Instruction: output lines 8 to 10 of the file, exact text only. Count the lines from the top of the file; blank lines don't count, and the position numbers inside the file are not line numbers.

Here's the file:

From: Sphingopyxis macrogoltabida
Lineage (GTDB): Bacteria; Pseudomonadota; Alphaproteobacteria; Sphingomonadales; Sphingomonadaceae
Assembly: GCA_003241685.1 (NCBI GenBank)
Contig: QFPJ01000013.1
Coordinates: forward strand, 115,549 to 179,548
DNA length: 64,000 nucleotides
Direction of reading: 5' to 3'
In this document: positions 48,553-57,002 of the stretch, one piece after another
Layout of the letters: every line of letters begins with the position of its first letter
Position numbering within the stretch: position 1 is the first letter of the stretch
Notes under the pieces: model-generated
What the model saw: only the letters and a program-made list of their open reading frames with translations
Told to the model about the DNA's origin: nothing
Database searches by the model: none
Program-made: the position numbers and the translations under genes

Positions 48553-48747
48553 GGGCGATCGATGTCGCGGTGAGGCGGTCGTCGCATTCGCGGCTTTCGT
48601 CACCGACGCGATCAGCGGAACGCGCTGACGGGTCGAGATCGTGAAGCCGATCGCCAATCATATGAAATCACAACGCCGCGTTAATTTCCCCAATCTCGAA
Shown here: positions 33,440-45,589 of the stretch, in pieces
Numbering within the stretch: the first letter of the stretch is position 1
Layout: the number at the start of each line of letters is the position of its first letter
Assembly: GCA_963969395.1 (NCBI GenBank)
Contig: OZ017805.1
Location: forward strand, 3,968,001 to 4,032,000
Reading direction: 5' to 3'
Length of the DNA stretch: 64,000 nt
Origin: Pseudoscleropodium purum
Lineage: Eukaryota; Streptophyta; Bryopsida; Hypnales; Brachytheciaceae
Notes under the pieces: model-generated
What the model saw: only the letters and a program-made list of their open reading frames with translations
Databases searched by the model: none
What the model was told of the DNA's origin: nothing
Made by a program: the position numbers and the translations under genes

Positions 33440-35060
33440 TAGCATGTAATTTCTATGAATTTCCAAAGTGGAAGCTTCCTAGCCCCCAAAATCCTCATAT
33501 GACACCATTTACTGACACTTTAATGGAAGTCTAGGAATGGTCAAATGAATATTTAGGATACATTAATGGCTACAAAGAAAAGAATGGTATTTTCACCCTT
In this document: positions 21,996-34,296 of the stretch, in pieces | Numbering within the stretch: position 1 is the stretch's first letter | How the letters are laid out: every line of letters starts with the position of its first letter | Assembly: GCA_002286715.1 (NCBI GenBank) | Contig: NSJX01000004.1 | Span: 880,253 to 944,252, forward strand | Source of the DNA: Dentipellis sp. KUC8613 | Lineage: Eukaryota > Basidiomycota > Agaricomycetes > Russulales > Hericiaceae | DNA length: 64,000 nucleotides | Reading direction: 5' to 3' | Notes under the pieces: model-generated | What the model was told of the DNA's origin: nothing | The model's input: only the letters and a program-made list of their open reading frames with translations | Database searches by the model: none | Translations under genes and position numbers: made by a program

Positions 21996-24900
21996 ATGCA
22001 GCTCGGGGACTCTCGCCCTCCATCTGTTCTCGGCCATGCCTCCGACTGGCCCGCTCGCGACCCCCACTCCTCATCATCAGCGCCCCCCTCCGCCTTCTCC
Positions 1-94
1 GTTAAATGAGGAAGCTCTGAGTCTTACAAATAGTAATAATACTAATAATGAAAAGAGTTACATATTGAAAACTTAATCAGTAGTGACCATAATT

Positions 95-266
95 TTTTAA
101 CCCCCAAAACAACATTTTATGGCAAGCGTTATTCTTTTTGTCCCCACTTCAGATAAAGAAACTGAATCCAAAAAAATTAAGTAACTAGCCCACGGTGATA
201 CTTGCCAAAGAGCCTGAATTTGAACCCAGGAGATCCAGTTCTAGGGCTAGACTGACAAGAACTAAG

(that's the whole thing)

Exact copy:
In this document: positions 48,553-57,002 of the stretch, one piece after another
Layout of the letters: every line of letters begins with the position of its first letter
Position numbering within the stretch: position 1 is the first letter of the stretch